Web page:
I had Covid this past January while we were tandeming in Tucson for the winter. The initial mild irritating COVID symptoms gave way rather quickly to a debilitating bout of pneumonia. One week I was intuitively balancing our tandem as I captained us on rides and the next, I was using a walker as I walked from the couch to the kitchen.
We were off the bike for a month and then faced with fitness rebuilding issues that any riders our age (over 70) and anyone taking a long “vacation” from exercise have to deal with. Thankfully, the rebuilding process went forward slowly but smoothly, the reward for a deep background of bike muscles and aerobics.
In the next few months, what appears to be long COVID, introduced odd neurologic effects for me. I had a day where I couldn’t name anyone I knew, including my stoker, or tell you where I lived. During the next couple of weeks, some memories refused to upload to the biological hard drive and the server wouldn’t allow me to access the cloud.
But the strangest disfunction was an inability to picture the intersections on our regular riding routes. I couldn’t tell you whether we normally turned right or left the previous dozens of times we came to the intersection. When we actually rode to an intersection, a clear picture resolved. Although I couldn’t tell you where turning either way would take us or what the next intersection looked like. Weirdly, I could describe roadside trivia that occurred between the intersections.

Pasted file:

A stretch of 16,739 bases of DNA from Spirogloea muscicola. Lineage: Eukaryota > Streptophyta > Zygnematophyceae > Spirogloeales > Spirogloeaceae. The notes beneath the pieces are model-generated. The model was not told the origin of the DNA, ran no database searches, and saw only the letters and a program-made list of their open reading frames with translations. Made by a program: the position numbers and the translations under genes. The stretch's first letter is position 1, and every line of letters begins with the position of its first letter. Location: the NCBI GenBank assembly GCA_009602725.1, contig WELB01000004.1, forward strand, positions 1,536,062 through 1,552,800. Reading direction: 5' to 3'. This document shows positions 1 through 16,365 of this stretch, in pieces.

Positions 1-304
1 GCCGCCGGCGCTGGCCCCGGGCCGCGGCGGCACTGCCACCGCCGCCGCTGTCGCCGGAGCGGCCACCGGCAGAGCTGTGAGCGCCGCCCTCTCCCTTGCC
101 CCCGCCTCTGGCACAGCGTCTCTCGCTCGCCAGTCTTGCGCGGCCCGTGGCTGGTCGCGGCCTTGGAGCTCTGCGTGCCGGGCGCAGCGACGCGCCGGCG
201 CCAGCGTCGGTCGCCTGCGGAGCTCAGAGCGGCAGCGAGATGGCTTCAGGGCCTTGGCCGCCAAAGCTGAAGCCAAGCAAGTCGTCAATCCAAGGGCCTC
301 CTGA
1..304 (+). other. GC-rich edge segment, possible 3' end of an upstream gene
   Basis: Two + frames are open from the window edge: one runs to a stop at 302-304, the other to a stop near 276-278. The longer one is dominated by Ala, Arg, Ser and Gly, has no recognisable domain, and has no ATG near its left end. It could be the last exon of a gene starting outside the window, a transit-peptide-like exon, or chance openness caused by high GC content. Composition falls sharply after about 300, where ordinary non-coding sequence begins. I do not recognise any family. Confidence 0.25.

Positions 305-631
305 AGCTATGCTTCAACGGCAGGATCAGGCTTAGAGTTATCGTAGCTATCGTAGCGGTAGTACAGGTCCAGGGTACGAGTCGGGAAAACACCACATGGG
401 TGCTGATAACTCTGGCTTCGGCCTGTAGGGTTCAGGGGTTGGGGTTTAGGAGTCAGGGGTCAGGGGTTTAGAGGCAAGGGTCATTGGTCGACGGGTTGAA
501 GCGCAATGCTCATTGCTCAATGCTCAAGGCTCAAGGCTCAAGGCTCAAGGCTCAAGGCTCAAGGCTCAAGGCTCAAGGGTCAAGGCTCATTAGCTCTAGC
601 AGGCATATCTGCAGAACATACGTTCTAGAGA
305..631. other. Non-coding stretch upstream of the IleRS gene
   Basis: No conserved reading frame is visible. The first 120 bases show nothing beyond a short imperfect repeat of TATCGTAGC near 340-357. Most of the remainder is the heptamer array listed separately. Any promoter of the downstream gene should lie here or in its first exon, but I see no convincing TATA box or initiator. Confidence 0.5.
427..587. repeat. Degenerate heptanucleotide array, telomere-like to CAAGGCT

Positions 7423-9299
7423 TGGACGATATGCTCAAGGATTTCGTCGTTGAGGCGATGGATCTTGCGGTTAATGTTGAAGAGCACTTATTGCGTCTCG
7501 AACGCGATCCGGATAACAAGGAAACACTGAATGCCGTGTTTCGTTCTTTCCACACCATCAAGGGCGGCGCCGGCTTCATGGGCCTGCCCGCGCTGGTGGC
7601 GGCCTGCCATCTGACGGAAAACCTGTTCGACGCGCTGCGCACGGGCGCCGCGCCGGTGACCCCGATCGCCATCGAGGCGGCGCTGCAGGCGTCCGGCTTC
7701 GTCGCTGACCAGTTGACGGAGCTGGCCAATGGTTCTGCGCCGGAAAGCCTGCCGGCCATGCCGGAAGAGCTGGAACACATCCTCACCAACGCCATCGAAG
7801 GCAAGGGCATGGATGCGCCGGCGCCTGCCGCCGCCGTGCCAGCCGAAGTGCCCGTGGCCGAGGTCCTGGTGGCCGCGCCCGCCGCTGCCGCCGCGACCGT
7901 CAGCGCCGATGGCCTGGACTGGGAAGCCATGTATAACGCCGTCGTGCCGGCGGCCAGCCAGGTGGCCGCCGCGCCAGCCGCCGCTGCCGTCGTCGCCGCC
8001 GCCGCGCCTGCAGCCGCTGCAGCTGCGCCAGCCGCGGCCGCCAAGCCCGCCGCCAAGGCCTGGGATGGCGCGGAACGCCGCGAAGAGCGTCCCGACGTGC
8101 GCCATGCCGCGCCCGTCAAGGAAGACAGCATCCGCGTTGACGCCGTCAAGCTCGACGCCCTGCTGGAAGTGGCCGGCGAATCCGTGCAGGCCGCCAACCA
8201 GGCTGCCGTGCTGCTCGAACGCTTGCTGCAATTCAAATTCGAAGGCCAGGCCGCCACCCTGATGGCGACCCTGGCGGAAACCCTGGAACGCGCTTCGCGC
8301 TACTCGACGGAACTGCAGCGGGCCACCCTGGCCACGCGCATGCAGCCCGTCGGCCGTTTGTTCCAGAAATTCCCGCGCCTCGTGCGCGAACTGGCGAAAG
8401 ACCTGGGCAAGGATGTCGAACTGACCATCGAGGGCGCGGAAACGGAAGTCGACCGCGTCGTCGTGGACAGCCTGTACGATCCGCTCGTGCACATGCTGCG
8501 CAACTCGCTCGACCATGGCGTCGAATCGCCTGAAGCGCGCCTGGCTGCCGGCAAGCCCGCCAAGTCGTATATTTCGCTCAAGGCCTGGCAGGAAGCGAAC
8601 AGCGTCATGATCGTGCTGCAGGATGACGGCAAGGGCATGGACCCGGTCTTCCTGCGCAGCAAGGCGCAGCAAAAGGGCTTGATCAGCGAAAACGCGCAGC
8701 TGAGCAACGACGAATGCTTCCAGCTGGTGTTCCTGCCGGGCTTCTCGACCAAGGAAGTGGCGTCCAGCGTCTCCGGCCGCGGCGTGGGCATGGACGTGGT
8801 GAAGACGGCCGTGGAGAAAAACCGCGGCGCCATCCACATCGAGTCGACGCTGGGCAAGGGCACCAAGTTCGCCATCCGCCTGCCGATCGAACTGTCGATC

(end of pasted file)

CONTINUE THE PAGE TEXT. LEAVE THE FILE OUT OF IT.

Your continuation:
The responsibility for navigation fell on my stoker, whose strengths don’t include mental mapping or visualizing almost any physical item. What she is great at is following GPS cues. Suddenly, what always seemed redundant and silly to me was our primary route finder.
Tandem teams are complex and nuanced, autonomous and interdependent systems of primary and backup networks that are energized and maintained by care and respect. Give your partner a hug or fist bump today! You never know when the next intersection may be lost in the fog.